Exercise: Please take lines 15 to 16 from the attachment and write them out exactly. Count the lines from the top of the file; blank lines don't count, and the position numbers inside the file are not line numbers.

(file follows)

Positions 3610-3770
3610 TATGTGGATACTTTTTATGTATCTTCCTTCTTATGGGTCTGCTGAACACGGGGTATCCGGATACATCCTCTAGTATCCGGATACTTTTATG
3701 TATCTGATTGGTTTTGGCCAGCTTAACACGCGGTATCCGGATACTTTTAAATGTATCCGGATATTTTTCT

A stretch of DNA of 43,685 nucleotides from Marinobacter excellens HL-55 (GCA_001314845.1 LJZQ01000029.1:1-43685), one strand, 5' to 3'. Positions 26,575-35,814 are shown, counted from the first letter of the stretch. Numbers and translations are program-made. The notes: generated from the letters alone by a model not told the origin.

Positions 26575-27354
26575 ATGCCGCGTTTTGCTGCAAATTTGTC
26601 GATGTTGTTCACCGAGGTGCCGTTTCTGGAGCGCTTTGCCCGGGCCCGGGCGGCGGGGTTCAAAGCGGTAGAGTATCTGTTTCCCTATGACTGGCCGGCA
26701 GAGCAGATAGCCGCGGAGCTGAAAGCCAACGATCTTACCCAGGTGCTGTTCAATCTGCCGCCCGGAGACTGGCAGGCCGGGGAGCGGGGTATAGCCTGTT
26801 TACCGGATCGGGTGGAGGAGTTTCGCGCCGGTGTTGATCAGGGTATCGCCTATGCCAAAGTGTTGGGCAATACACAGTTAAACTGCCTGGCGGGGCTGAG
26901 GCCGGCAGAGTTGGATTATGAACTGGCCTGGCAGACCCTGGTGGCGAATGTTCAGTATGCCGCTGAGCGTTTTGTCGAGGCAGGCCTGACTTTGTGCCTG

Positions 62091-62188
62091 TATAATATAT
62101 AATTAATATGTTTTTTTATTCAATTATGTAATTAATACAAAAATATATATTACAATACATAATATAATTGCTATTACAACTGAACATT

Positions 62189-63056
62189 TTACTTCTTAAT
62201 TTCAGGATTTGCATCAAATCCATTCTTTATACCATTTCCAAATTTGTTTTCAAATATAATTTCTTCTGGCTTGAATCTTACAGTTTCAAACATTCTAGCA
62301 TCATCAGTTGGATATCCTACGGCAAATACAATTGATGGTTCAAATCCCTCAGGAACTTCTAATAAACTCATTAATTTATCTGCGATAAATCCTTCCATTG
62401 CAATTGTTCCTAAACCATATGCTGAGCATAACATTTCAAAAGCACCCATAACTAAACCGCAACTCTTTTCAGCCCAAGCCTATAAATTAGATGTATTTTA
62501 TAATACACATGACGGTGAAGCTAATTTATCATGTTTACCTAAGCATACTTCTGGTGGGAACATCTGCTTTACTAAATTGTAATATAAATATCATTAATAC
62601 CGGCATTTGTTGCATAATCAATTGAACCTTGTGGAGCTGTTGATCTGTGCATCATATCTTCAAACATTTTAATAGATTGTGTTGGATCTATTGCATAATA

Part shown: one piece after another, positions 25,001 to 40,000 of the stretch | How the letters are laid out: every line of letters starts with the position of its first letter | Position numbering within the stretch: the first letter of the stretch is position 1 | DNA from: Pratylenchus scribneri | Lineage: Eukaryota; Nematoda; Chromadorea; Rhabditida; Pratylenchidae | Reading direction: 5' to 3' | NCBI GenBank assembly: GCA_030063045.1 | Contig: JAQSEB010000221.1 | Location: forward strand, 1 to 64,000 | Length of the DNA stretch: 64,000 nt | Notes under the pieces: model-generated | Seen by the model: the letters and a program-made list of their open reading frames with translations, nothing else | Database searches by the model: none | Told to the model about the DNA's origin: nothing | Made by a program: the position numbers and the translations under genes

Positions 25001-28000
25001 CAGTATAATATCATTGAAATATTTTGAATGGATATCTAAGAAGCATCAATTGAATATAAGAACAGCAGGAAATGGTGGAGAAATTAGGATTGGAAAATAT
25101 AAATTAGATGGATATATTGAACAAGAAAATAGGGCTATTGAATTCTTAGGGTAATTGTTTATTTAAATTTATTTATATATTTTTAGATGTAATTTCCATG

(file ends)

62189 TTACTTCTTAAT
62201 TTCAGGATTTGCATCAAATCCATTCTTTATACCATTTCCAAATTTGTTTTCAAATATAATTTCTTCTGGCTTGAATCTTACAGTTTCAAACATTCTAGCA